club that opened its doors in 1881 to a veritable who's
who of the "Belle Epoque" period in Paris. The club
commissioned Steinlen to do this poster art. Absinthe
flowed freely, of course!
Average listal rating (1 ratings) 8 IMDB Rating 0
"Absinthe Blanqui" (ca. 1898) - France
L. Revon / "Nover"

An advertisement for Absinthe Blanqui printed by L.
Revon. The artist signature on the poster is "Nover",
but since there was no known poster artist by this
name, and the name only shows up on a few posters
(all printed by L. Revon), it is believed that Revon is
the designer of these posters as well...and "Nover"
also happens to be Revon spelled backwards.

"Absinthe Vichet" (1900) - France
L. Revon / "Nover"

An advertisement for Absinthe Vichet
"Pernod Fils" (ca. 1900) - France
Charles Maire

An advertisement for Pernod Fils absinthe
"Absinthe Bourgeois" (ca. 1900) - France
The Morgue Brothers

An advertisement for Absinthe Bourgeois, which uses
elements from Charles Maire's "Pernod Fils" ad and the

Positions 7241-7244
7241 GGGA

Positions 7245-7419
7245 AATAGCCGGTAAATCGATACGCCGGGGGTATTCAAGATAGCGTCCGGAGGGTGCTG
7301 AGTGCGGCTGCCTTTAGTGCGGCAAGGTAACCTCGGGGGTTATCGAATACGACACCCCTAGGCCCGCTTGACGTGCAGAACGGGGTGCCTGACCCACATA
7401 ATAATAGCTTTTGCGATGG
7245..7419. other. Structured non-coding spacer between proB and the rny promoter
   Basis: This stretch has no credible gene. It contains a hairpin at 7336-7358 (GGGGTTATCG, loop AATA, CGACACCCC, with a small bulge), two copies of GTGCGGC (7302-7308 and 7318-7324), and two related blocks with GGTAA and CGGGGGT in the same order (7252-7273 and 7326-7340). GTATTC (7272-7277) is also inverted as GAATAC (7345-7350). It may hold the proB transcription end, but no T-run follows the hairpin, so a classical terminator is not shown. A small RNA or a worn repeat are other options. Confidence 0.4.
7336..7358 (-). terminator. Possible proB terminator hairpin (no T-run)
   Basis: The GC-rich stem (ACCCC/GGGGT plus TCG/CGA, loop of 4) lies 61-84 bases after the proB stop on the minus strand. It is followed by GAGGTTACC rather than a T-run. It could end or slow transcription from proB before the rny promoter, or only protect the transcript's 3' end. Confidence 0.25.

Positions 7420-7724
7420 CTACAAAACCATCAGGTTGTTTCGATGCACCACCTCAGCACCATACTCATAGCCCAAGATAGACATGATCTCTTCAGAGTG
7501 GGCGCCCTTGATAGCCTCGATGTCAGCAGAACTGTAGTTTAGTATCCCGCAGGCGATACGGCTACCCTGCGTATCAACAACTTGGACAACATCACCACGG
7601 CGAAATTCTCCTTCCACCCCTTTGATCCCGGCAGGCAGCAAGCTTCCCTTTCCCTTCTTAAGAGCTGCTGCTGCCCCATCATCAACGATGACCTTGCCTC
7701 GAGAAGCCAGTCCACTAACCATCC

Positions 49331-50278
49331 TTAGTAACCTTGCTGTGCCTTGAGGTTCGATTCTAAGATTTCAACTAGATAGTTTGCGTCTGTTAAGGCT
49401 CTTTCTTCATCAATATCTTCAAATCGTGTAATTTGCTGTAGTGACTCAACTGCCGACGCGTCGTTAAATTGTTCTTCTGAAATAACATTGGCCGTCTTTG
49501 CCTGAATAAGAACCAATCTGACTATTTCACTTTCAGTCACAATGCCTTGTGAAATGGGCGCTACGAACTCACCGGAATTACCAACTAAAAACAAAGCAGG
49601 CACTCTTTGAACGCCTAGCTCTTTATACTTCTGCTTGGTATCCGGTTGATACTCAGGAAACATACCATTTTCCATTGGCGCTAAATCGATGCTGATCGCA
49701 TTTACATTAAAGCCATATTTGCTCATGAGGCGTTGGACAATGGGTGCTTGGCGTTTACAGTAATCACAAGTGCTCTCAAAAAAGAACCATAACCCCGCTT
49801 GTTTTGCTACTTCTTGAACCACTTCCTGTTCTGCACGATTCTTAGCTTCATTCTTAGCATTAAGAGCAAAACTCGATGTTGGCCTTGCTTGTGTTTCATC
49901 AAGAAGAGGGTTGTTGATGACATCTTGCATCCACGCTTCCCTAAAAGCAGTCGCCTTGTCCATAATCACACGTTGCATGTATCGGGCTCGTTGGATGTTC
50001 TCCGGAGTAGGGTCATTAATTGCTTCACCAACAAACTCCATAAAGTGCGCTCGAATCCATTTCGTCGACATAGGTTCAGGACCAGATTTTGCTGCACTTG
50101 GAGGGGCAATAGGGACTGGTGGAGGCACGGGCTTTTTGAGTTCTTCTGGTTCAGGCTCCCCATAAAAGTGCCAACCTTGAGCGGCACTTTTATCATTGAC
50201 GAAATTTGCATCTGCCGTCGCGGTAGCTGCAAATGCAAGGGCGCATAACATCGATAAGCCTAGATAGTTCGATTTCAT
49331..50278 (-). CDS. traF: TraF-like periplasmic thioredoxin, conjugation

poster ad for "Le Chat Noir" by Theophile Steinlen
"Gempp Pernod Absinthe Superieure" (ca. 1900) - France
Victor Leydet

An advertisement for Gempp Pernod brand absinthe

"Premier Fils Absinthe Superieure" (ca. 1900-1903) - France
Victor Leydet

An advertisement for Premier Fils Absinthe Superieure
"Absinthe Ducros Fils" poster (1901) - France
Leonetto Cappiello

An advertisement for the French absinthe Ducros Fils

"Absinthe Gempp Pernod" poster (1903) - France
Leonetto Cappiello

An advertisement for Gempp Pernod brand absinthe.
Charles Gempp was the son-in-law of Pernod, who's
brand of absinthe was one of the most dominant
ones on the market from the late 18th century
until the absinthe ban

"J. Edouard Pernot Absinthe" poster (ca. 1905) - France
Leonetto Cappiello

An advertisement for J. Edouard Pernot brand absinthe

"Maurin Quina" poster (1906) - France
Leonetto Cappiello

This poster was an advertisement for the French
apéritif, Maurin Quina. It has also become associated
with absinthe since the green devil depicted evokes
"la fée verte" or "the green fairy".
"The Absinthe Drinker" (1901) - France
Pablo Picasso

"L'Absinthe" (1901) - France
Pablo Picasso

"The Absinthe Drinker" (1901) - France
Pablo Picasso

"Femme ivre se fatigue" (Drunk woman is tired) (1902) - France
Pablo Picasso

"Portrait of Angel Fernández de Soto" (1903) - France
Pablo Picasso